Dr. Bajwa: Whatever I am today is because of my degree. I would not have been a professor. The experience of being called, professor Bajwa, doctor Bajwa in the very first semester I was here always reminded me of my parents. My proudest moment might be when I won the three minute thesis competition. I won the university level, where all the universities compete with each other, and then I went into the nationals where you see these different people from different engineering sciences all trying to show what they have achieved in their Ph.D. It was a breathtaking experience.

That eventually led me to win the best doctoral student in my department. Now I see that those achievements are left behind. Now what I see as my achievement is my students achieving.

What one piece of advice would you give to someone without an engineering background who might be interested in becoming an engineer?

Dr. Bajwa: It’s a very tough question, but everybody knows what to do, how to do. The why is what not everybody is thinking about. The engineering field is not cookie cutter; there are a lot of different types of engineering. But like, if you are interested in robotics, what part of robotics? You can be a good programmer and still be involved in creating the robot. You can be a good electrical engineer and help to assemble and come up with awesome parts for the robot. You can be a cyber expert and still be part of a robotics team. On the plate there’s everything for everyone, in every field. You have to pick apart what you like. Why you want to be an engineer should come from how you want to contribute that relates to your interest.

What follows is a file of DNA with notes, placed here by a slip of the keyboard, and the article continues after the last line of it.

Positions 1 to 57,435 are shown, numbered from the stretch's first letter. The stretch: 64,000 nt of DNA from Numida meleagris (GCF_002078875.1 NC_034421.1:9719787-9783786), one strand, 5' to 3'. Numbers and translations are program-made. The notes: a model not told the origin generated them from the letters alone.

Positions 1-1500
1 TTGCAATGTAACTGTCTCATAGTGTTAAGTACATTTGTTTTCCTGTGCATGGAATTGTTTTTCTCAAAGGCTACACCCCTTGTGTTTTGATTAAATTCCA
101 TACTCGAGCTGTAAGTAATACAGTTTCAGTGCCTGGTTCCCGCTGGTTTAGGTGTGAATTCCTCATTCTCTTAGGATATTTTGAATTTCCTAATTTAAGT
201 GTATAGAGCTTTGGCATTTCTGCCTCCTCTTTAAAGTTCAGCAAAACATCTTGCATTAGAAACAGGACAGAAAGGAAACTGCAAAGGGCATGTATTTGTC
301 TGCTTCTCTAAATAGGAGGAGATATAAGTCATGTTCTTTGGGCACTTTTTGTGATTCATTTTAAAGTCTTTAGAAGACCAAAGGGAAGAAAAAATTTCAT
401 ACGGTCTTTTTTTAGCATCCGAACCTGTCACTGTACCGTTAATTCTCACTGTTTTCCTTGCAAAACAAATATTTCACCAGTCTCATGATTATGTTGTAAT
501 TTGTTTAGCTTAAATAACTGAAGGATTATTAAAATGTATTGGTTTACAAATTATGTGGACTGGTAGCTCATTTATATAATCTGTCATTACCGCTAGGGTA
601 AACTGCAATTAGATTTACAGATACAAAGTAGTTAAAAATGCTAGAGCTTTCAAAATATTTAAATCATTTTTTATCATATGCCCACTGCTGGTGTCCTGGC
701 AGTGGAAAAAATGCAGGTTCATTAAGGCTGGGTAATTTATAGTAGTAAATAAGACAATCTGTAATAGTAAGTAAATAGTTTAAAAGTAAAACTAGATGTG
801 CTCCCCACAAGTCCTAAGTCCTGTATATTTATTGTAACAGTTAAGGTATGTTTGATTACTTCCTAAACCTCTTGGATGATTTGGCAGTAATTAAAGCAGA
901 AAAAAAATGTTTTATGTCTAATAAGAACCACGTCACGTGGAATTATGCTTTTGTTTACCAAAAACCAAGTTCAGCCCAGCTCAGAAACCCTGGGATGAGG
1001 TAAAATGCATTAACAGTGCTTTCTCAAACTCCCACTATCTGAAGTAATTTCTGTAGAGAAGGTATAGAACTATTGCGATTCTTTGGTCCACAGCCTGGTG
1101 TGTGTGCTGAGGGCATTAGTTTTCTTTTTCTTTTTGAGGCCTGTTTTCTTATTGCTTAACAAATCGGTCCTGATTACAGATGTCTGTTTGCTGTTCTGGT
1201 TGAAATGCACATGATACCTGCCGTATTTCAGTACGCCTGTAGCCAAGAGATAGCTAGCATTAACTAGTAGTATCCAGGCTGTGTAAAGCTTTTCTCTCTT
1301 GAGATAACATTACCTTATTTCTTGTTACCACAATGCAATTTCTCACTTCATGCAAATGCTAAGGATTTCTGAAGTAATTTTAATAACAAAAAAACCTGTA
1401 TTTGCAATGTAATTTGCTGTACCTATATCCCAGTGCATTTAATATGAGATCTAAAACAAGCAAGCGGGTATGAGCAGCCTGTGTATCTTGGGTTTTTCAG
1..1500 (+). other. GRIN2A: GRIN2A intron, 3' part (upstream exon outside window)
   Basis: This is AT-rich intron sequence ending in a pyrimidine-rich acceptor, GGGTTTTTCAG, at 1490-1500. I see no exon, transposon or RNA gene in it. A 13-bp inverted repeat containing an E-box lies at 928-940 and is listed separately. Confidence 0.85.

Interested in engineering? Check out our undergraduate and master’s degree programs.

To read more about National Engineering Week at Capitol see:

Celebrating National Engineering Week – Featuring SWE